34. This Court in M/s.Indraprastha Holdings Ltd. (supra) has considered the very question whether the provisions of the Negotiable Instruments Act, 1881 as amended by the Negotiable Instruments (Amendment and Miscellaneous Provisions) Act, 2002 are applicable to the complaints under Section 138 of the Act which are pending on the date on which the Amending Act came into force. While dealing with the said question several judgments of the Supreme Court including the judgment in the case of Hitendra Thakur (supra), on which heavy reliance was placed upon, the learned Single Judge held that most of the provisions inserted by the Amending Act of 2002 and in particular Section 145 are purely procedural in nature and there is nothing in the Amending Act to indicate that the provisions therein were intended to apply prospectively. The said judgment also quoted the principles culled out from Hitendra Thakur’s case, and observed that every litigant has a vested right in substantive law, and that amendment which created new disabilities or created new rights and liabilities only would be prospective in operation. I do Page 2486 agree with the view expressed by the learned Single Judge in M/s. Indraprastha Holdings Ltd. I, however, would like to add few more lines in support of that view.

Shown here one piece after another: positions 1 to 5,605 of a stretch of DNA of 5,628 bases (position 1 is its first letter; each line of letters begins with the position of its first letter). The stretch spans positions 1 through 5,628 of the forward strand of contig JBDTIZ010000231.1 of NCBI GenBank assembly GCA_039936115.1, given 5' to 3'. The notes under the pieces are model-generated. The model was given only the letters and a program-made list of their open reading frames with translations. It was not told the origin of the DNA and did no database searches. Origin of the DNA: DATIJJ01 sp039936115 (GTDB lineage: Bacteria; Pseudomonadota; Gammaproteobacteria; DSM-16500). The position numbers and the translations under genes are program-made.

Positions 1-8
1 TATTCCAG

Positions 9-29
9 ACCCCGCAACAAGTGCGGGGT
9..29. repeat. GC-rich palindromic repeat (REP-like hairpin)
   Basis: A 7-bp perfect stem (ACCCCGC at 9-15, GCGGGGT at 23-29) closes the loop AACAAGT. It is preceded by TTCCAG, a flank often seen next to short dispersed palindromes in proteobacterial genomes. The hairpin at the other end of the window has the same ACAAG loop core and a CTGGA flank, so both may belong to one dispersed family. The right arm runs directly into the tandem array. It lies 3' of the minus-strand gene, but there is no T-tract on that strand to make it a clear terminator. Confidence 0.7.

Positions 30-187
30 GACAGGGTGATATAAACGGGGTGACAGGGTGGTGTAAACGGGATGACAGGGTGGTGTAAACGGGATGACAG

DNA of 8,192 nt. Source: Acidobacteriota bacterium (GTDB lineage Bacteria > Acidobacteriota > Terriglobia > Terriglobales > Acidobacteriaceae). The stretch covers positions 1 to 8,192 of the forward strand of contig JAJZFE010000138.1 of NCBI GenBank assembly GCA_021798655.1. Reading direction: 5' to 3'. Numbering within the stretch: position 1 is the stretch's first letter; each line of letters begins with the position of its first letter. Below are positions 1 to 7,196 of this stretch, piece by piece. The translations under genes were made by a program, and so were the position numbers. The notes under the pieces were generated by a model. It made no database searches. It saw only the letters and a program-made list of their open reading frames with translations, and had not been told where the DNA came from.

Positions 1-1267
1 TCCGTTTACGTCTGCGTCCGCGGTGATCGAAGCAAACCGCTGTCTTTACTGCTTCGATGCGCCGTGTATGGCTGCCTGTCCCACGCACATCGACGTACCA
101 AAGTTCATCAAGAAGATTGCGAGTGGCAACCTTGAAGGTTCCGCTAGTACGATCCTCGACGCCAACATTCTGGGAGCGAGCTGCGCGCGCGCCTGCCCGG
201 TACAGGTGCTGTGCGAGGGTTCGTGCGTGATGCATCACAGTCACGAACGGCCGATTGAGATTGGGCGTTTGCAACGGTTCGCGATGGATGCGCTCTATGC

35. A bare look at the provisions contained in Chapter XX and XXI or Section 461 of the Code would show that there is nothing contained therein that could be said to amount substantive right. Chapter XX deals with the trial of summons case whereas Chapter XXI is concerned with summary trials. Both chapters are in fact concerned with the procedure to be followed in summons or summary trials. The provisions contained in these chapters did not indicate any substantive right. Moreover, the provisions of Section 145 begin with a non-obstante clause carving out exception to the provisions of the Code. Therefore, even if it is accepted that any of the provisions contained in Chapter XX and XXI or Section 461 creates substantive right, the effect of non-obstante clause is to exclude anything adverse that may be contained in the Code while interpreting and implementing the amended provisions of Section 145. The Code of Criminal Procedure and the Evidence Act are general laws and the rights created thereunder cannot be termed as substantive rights or vested rights of substantive nature causing any prejudice whatsoever to the accused by the Amending Act of 2002 and in particular Section 145. A bare perusal of Section 145 show that both the sub-sections (1) and (2) as introduced by the Amending Act of 2002 fall within the realm of procedural law, and hence they would be applicable to the pending cases since there is no vested right in an accused in the procedural law. Moreover, the object which influenced the Parliament to introduce the provisions of Section 145 cannot be overlooked. The observations of the Supreme Court in Rajendra Kumar’s case (supra) are also useful. The Supreme Court in that case has observed that some differentiation exists between a procedural statute and statute dealing with substantive rights and in the normal course of events, matters of procedure are presumed to be retrospective unless there is an express ban on to its retrospectivity. It is against this backdrop the provisions contained in Section 145 cannot be said to have prospective effect and it must operate retrospectively.”